Russ Stewart (of this parish) knows a thing or two about music so when he says the blistering guitar solo at the end of the The Carpenter’s “Goodbye to Love” is every bit as good as anything 70s heavyweights, Clapton, Beck, et al, have produced, then it’s worth considering.
The only issue is that 99% of us would have no idea who the soloist on the Carpenters track was.
Actually the player in question goes by the name of Tony Peluso, who at the time was a guitarist with a little known band called Instant Joy.
Richard Carpenter wanted to add some fuzz-guitar to a track he was recording called “Goodbye to Love” and had been impressed when seeing Tony live, so he invited him to play on the session and was so taken with the result that he became part of the Carpenters band.
When you get into it, the world is awash with great solos and contributions from musicians that fly so low under the radar that you need to carry out a deep-dive to unearth them.
Take the excellent guitar work by Amos Garrett on Maria Muldaur’s sultry one-hit-wonder “Midnight at the Oasis”. Listed as one of Jimmy Page’s favourite guitarists, Garrett has played with Stevie Wonder and Todd Rundgren as well as releasing several albums of his own.
His solo on Muldaur’s hit is often referenced and is considered by many musician’s to be a classic, but he’s not exactly a household name.
Similarly, Elliott Randall is another hired hand who’s intro and guitar work on Steely Dan’s “Reeling In The Years” is the stuff of legend.
Randall preferred to stay out of the spotlight, turning down invites to join Steely Dan as well as Toto, and even said no when he was offered the musical director gig for the Blues Brothers project.
Randall spends a lot of time in the UK now and can often be seen playing in pubs just for the fun of it.
As always, axe-men get most of the glory but they’re not the only players who can steal the show….
Unless you’re a big Rolling Stones fan the name Bobby Keys may not mean anything to you, but you’ll be familiar with his work – he’s the guy playing the raspy saxophone solos on hits like “Brown Sugar” and “Miss You”.
Keys, a Texan, was born on the same day as Richards and was best man at Jagger’s wedding, and apart from a brief period in the 70s he remained an integral part of the Stones inner sanctum until his death in 2014.
When he wasn’t on the road or in the studio with The Stones, Keys was an in-demand session player, featuring on albums by George Harrison, Joe Cocker and John Lennon where his sax playing on “Whatever Gets You Thru The Night” is immense.
Thick as thieves with Keith Richards, Keys was sacked by Jagger in the mid 70s, when he found he’d filled a hotel bathtub with Dom Perignon and drank most of it leaving the band with a heftier than normal room service bill. Keith managed to bring his old drinking buddy back into the fold once Jagger had calmed down though.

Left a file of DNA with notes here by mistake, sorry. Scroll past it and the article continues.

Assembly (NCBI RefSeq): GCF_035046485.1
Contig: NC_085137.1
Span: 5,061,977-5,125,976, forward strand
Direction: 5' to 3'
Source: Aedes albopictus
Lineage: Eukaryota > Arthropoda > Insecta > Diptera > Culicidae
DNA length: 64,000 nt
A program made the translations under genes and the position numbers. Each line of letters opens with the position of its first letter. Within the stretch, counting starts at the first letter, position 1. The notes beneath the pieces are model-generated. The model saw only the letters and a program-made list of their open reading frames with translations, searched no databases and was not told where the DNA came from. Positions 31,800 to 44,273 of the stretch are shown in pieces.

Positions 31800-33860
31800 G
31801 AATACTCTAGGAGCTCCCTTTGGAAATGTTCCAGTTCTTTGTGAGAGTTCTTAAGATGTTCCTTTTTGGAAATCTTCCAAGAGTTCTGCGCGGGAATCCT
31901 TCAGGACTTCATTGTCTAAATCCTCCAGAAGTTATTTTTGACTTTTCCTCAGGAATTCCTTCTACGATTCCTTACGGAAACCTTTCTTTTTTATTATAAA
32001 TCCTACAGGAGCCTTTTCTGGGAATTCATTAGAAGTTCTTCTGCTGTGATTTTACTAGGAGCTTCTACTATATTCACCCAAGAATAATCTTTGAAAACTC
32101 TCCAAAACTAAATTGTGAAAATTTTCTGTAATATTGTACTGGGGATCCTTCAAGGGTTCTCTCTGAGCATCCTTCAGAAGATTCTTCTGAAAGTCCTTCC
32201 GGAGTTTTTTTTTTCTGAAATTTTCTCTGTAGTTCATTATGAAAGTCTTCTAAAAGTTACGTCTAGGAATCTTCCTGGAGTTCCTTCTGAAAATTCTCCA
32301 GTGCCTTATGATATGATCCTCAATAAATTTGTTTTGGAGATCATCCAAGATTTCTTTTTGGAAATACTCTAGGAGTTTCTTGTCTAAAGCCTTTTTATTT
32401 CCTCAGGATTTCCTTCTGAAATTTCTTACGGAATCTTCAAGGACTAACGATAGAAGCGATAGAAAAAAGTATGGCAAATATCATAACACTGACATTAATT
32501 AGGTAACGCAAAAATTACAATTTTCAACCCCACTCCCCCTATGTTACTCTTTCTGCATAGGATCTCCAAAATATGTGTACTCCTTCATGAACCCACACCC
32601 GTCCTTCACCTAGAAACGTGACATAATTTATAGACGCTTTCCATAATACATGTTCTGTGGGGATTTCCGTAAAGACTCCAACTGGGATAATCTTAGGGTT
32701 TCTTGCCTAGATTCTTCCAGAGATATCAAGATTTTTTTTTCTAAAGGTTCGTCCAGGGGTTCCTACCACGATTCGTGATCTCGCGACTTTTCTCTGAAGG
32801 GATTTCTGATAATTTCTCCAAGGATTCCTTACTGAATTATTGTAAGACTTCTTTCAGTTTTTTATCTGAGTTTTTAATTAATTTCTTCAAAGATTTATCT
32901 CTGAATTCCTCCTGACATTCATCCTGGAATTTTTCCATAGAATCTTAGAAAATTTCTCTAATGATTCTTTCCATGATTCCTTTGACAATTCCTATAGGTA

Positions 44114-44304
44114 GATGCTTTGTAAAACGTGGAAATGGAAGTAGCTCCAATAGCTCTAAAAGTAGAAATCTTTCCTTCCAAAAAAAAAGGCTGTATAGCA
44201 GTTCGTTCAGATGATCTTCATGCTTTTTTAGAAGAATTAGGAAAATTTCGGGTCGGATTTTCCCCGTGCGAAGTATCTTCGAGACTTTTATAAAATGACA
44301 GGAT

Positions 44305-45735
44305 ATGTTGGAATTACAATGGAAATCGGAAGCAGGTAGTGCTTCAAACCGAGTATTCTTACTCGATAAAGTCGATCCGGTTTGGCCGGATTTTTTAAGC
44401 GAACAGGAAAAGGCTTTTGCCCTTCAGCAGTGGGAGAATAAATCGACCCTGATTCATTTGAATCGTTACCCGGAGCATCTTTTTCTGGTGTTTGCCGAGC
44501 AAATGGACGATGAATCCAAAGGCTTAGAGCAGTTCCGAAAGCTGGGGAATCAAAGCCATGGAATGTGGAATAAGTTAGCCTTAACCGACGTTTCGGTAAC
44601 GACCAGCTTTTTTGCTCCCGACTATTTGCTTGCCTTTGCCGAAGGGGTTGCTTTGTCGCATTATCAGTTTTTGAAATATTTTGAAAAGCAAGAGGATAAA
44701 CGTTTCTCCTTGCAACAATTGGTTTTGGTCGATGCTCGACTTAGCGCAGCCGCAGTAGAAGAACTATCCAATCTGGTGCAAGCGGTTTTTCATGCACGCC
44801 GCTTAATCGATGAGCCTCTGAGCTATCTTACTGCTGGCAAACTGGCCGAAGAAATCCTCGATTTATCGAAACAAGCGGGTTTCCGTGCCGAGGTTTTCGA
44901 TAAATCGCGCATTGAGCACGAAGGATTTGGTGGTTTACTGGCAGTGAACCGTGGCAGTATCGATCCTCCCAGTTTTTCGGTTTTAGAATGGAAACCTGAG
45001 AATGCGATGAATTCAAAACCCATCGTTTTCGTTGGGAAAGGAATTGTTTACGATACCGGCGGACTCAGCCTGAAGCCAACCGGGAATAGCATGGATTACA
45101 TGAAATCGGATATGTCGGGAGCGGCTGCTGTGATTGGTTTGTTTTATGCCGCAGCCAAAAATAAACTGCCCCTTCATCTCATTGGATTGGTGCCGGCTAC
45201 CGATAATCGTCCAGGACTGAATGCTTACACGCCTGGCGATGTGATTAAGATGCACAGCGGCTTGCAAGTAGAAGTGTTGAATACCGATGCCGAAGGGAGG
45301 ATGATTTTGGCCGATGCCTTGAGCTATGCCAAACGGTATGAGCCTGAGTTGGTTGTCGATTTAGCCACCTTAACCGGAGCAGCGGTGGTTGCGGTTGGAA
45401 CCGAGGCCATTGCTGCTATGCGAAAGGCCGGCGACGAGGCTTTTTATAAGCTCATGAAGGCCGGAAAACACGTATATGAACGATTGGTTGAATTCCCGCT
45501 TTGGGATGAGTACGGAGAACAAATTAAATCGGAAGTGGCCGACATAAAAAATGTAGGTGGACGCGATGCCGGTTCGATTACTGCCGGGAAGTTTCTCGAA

Staying with horn players, David Sanborn is another saxophonist with a mountain of credits including some unique solos that you will definitely have heard.
It’s his distinctive alto-sax you can hear on David Bowie’s “Young Americans”, The Eagle’s “The Sad Cafe” and Stevie Wonders “Tuesday Heartbreak”.
Sanborn has carved out a decent solo career and alongside Tom Scott and the Brecker Brothers, he was the go-to horn player for most of the big recording sessions in the 70s.
(John Allan wrote a great piece on Tom Scott that you can find using this link… Tom Scott)
Not renowned for their solos, even bass players can get in on the act every now and again.
Probably the most recognisable bass line in popular music was released almost 50 years to the day.
It was written and played by Herbie Flowers a veteran English session player who doubled up with an electric bass and a double bass to get the sound he wanted for Lou Reed’s “Walk On The Wild Side”.
Instead of getting a writing credit for producing one of the best song intros of all time, Flowers received a flat fee of £17.
Another bass solo that’s not so well known but just as distinct and striking was constructed and played by a young Anthony Jackson at a recording session for the O’Jays “For The Love Of Money” in 1974.
This song’s always been a favourite of mine but to be honest I didn’t learn till recently that the intro to this funk classic was actually played on the bass.
Jackson who started off in Billy Paul’s band has gone on to have a long and fruitful career as a top session player featuring on albums by Steely Dan, George Benson and Paul Simon.
His contribution to the O’Jays hit was so profound however that he actually received a writing credit from Gamble & Huff, and they didn’t hand those out lightly.
Jackson was one of the lucky ones, a lot of 70s session guys never got credited even though they were helping to create platinum albums whilst being paid a set hourly rate.
So, the next time you hear an amazing solo or a great piece of playing spare a thought for the unsung hero who got a measly £17 for creating a piece of magic.
(By Paul Fitzpatrick: London, October 2022)